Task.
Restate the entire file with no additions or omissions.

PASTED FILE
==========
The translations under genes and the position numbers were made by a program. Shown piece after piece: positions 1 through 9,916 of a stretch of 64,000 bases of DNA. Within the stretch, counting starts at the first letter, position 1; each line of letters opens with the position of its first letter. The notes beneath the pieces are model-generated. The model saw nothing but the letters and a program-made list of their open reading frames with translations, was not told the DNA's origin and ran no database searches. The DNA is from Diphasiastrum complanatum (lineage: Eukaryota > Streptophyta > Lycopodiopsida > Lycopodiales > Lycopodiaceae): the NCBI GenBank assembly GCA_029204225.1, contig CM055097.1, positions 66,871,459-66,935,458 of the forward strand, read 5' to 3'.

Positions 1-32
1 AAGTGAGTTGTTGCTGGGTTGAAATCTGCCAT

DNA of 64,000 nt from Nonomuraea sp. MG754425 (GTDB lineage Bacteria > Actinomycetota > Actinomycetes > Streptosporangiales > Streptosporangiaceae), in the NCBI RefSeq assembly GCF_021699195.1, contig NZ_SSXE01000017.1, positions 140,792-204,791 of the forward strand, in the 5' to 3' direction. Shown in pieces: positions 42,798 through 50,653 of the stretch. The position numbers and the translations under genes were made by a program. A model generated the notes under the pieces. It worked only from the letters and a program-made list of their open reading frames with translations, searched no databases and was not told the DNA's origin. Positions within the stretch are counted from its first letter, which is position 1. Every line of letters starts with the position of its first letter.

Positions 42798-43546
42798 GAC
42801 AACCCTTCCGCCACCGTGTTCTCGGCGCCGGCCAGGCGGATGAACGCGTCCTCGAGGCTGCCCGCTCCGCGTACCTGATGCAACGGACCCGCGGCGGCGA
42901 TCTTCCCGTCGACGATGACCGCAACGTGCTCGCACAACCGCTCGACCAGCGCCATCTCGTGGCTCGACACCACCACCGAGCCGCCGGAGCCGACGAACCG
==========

The translations under genes and the position numbers were made by a program. Shown piece after piece: positions 1 through 9,916 of a stretch of 64,000 bases of DNA. Within the stretch, counting starts at the first letter, position 1; each line of letters opens with the position of its first letter. The notes beneath the pieces are model-generated. The model saw nothing but the letters and a program-made list of their open reading frames with translations, was not told the DNA's origin and ran no database searches. The DNA is from Diphasiastrum complanatum (lineage: Eukaryota > Streptophyta > Lycopodiopsida > Lycopodiales > Lycopodiaceae): the NCBI GenBank assembly GCA_029204225.1, contig CM055097.1, positions 66,871,459-66,935,458 of the forward strand, read 5' to 3'.

Positions 1-32
1 AAGTGAGTTGTTGCTGGGTTGAAATCTGCCAT

DNA of 64,000 nt from Nonomuraea sp. MG754425 (GTDB lineage Bacteria > Actinomycetota > Actinomycetes > Streptosporangiales > Streptosporangiaceae), in the NCBI RefSeq assembly GCF_021699195.1, contig NZ_SSXE01000017.1, positions 140,792-204,791 of the forward strand, in the 5' to 3' direction. Shown in pieces: positions 42,798 through 50,653 of the stretch. The position numbers and the translations under genes were made by a program. A model generated the notes under the pieces. It worked only from the letters and a program-made list of their open reading frames with translations, searched no databases and was not told the DNA's origin. Positions within the stretch are counted from its first letter, which is position 1. Every line of letters starts with the position of its first letter.

Positions 42798-43546
42798 GAC
42801 AACCCTTCCGCCACCGTGTTCTCGGCGCCGGCCAGGCGGATGAACGCGTCCTCGAGGCTGCCCGCTCCGCGTACCTGATGCAACGGACCCGCGGCGGCGA
42901 TCTTCCCGTCGACGATGACCGCAACGTGCTCGCACAACCGCTCGACCAGCGCCATCTCGTGGCTCGACACCACCACCGAGCCGCCGGAGCCGACGAACCG